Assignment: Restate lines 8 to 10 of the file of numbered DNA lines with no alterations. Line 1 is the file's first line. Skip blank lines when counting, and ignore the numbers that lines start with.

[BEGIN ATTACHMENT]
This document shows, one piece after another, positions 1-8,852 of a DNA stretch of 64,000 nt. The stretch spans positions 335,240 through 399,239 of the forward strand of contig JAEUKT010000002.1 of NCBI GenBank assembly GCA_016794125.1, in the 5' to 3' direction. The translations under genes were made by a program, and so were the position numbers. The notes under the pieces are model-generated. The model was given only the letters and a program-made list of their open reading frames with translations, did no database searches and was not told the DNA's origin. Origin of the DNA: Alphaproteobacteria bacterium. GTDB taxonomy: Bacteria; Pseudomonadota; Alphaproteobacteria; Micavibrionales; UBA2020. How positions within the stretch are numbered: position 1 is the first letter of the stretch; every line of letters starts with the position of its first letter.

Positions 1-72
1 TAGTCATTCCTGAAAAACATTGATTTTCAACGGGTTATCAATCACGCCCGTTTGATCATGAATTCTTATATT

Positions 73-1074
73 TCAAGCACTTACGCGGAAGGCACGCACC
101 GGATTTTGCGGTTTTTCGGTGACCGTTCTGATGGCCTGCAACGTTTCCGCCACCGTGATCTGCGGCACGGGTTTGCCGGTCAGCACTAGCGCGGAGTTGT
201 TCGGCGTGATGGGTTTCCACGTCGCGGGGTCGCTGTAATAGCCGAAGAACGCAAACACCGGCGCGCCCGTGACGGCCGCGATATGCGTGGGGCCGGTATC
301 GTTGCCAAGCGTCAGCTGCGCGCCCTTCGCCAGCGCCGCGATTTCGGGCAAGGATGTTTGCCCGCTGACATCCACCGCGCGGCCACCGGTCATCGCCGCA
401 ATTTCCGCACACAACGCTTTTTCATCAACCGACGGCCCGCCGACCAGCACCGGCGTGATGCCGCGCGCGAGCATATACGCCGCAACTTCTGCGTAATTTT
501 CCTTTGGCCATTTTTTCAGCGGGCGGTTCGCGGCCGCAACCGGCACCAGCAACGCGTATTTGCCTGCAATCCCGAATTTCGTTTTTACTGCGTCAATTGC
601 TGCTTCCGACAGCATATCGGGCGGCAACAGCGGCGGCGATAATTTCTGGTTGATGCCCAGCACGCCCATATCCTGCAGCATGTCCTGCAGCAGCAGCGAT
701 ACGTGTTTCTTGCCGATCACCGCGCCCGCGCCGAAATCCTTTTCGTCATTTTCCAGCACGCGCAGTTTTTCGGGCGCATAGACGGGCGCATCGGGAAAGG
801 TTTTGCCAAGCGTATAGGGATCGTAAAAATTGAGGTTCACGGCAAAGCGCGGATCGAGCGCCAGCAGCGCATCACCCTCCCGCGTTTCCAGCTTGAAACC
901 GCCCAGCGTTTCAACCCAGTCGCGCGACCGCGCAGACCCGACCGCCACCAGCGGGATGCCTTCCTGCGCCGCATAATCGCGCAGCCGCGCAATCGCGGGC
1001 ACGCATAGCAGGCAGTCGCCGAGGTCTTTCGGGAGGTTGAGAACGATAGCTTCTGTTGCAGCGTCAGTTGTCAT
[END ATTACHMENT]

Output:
301 GTTGCCAAGCGTCAGCTGCGCGCCCTTCGCCAGCGCCGCGATTTCGGGCAAGGATGTTTGCCCGCTGACATCCACCGCGCGGCCACCGGTCATCGCCGCA
401 ATTTCCGCACACAACGCTTTTTCATCAACCGACGGCCCGCCGACCAGCACCGGCGTGATGCCGCGCGCGAGCATATACGCCGCAACTTCTGCGTAATTTT
501 CCTTTGGCCATTTTTTCAGCGGGCGGTTCGCGGCCGCAACCGGCACCAGCAACGCGTATTTGCCTGCAATCCCGAATTTCGTTTTTACTGCGTCAATTGC